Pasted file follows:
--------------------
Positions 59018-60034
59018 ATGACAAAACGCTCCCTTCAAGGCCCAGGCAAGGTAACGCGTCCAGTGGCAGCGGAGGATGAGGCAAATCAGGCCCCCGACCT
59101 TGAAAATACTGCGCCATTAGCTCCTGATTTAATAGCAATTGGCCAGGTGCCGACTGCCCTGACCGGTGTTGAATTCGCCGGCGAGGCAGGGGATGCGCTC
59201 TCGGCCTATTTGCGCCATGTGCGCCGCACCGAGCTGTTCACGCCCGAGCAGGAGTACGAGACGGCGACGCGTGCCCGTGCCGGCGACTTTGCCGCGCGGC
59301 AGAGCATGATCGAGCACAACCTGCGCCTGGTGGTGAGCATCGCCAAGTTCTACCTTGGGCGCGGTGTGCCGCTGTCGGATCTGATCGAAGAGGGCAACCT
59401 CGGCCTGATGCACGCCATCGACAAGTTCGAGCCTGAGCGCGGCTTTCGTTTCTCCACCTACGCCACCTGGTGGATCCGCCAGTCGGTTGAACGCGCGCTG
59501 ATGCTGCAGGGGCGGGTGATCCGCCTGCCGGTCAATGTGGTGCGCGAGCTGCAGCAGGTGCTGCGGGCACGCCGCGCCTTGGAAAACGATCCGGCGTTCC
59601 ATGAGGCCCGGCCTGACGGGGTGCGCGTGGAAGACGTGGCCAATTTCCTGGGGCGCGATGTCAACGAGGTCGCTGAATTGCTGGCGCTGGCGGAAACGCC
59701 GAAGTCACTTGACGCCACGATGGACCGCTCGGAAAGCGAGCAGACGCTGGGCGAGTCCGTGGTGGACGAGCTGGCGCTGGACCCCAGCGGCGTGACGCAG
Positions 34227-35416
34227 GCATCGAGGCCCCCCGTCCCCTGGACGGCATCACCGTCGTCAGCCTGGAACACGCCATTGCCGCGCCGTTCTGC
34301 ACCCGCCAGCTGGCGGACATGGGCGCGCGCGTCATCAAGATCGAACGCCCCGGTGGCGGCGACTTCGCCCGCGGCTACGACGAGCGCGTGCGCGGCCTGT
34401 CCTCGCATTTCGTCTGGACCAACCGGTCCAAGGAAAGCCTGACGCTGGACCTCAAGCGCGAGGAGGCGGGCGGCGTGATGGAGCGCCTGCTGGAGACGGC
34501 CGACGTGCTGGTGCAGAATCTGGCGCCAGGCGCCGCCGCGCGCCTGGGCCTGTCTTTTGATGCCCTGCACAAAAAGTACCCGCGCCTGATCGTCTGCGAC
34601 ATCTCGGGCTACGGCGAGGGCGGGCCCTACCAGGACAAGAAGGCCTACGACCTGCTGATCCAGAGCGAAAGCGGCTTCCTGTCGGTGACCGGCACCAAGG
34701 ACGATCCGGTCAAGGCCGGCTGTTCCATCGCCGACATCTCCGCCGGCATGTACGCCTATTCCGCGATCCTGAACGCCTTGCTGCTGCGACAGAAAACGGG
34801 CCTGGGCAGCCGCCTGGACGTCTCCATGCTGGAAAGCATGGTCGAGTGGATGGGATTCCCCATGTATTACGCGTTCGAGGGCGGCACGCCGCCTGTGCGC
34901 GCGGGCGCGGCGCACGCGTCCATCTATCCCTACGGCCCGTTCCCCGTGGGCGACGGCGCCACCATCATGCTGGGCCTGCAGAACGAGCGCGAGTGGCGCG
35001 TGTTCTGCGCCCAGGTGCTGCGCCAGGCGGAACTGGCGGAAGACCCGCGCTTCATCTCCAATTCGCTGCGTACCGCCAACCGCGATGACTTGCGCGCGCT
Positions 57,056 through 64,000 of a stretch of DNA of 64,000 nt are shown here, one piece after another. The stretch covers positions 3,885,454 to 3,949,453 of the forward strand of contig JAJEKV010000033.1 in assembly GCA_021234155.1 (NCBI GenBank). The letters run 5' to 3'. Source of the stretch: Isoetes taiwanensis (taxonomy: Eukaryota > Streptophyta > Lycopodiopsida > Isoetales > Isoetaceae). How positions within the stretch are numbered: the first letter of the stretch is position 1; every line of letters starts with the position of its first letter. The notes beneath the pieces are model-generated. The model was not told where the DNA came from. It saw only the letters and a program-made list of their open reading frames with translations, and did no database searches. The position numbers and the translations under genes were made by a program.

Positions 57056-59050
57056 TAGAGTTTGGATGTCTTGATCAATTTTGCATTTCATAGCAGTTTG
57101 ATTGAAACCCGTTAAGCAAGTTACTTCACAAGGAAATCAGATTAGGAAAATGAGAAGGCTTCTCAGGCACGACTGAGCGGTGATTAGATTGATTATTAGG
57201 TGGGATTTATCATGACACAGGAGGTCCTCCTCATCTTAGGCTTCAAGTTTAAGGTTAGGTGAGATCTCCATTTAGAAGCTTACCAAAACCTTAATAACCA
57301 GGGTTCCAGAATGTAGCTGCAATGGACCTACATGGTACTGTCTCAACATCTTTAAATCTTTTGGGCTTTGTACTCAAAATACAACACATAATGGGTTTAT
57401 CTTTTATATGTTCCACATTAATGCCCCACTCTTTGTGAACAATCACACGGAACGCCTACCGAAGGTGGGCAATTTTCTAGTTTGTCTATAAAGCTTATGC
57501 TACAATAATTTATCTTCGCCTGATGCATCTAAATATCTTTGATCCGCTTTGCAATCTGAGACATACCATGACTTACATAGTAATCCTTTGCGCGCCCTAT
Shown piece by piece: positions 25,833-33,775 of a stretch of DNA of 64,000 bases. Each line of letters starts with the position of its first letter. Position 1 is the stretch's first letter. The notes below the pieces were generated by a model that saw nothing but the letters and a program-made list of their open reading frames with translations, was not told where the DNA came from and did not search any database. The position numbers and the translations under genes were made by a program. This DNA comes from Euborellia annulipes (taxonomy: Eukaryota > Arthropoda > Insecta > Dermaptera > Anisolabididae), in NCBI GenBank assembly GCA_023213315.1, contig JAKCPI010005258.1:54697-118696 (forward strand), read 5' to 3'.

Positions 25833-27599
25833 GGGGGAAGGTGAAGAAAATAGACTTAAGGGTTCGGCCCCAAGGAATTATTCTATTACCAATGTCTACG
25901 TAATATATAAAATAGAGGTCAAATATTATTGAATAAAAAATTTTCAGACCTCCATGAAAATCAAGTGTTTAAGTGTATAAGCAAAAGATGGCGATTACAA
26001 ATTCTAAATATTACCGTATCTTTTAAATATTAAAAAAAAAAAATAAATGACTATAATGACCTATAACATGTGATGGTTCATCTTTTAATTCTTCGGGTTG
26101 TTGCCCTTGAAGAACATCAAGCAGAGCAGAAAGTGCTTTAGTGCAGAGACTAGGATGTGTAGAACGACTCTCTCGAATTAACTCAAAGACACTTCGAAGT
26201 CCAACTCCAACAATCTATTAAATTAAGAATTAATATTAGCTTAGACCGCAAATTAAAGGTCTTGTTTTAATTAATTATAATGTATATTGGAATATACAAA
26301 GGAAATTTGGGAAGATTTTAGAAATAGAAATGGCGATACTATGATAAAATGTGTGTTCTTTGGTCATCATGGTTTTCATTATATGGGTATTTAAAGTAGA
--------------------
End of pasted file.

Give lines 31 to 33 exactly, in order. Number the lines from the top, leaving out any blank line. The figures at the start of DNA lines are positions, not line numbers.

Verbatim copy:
25901 TAATATATAAAATAGAGGTCAAATATTATTGAATAAAAAATTTTCAGACCTCCATGAAAATCAAGTGTTTAAGTGTATAAGCAAAAGATGGCGATTACAA
26001 ATTCTAAATATTACCGTATCTTTTAAATATTAAAAAAAAAAAATAAATGACTATAATGACCTATAACATGTGATGGTTCATCTTTTAATTCTTCGGGTTG
26101 TTGCCCTTGAAGAACATCAAGCAGAGCAGAAAGTGCTTTAGTGCAGAGACTAGGATGTGTAGAACGACTCTCTCGAATTAACTCAAAGACACTTCGAAGT